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I am familiar with Bitcoin's model, but a complete noob in real-world details. I am entertaining the idea of a service that receives transactions (A->B) and "wraps" or completes them to include (A->B & B->C).

Is it possible to create a transaction requiring 2 wallets to participate?
For example, to create a transaction sending coins from Alice to Bob, and from Bob to Charlie?
I had in mind a process where Alice creates the first half-baked transaction (Alice -> Bob), send it to Bob, Bob "adds" its piece (Bob -> Charlie), and the result is a valid transaction.
Obviously, the (Alice -> Bob) part must not be reusable by anyone else.

Can that be achieved? How? What's a good starting point / alternatives?

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Yes. There's a project called Lighthouse that does something very similar. Bitcoin transactions either completely succeed or completely fail. We can use this by starting with a transaction that has the outputs we want.

--> TX -- 0.5 BTC --> Charlie

This is invalid, because it doesn't have any inputs.

We add Alice's input.

Alice --> 0.25 BTC --+
                     +--> TX -- 0.5 BTC --> Charlie

This is invalid, because the transaction creates more in outputs than it takes in inputs. It can't be partially spent, either. It's all or nothing.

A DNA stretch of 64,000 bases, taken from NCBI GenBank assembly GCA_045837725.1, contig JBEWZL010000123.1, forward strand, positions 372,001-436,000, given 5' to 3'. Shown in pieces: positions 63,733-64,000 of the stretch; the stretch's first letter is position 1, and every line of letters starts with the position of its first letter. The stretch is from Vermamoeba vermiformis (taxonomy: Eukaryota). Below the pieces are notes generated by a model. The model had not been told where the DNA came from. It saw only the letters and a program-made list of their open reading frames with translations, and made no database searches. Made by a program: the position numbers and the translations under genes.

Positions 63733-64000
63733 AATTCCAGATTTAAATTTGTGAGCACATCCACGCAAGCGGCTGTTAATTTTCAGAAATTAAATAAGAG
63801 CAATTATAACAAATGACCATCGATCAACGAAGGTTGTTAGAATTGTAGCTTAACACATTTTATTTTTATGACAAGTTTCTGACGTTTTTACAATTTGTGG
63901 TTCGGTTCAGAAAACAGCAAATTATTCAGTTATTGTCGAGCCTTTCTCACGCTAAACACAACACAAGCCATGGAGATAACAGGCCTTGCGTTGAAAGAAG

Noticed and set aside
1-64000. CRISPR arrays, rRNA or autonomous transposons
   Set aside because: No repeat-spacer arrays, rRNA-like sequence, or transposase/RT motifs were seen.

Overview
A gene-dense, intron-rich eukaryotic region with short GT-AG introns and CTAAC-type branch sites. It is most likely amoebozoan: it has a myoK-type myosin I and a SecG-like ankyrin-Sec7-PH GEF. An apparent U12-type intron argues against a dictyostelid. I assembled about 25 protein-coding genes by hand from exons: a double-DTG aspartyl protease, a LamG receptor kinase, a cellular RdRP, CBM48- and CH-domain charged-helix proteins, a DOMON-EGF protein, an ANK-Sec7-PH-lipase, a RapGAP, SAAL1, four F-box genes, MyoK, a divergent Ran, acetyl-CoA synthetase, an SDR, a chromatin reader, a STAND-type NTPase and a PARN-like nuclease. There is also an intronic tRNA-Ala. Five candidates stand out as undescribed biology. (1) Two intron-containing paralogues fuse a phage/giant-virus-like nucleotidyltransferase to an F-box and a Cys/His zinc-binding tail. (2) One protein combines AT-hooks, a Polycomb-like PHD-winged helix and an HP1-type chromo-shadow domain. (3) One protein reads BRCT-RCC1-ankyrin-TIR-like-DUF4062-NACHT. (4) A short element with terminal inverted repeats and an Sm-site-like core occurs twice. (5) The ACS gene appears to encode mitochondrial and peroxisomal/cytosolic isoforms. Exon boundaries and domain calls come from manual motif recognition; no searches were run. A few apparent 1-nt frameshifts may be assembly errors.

We add Bob's input.

Alice --> 0.25 BTC --+
                     +--> TX -- 0.5 BTC --> Charlie
Bob   --> 0.25 BTC --+

Now the transaction is valid, and can be pushed to the Bitcoin blockchain. Modifying it will require Alice and Bob to re-sign it. If we want Bob to have some Bitcoins at the end, the procedure is the same, except we start with outputs that pay both Charlie and Bob.

  • not sure I got it, what would be the difference to a multisig spend? Is the difference the reverse order? I don't need a redeem script with lighthouse? – pebwindkraft May 5 '17 at 6:54
  • Thanks! While I am still fuzzy on the details, it's certainly a better starting point :) – UriCS May 5 '17 at 12:31
  • @pebwindkraft A multisig output only allows a spend if enough signatures agree. In the example above, Alice could defect and send her money to David before Bob signs the transaction. However, this would cause the combined Alice-Bob transaction to fail, so the property the OP asked for still holds. – Nick ODell May 5 '17 at 17:25

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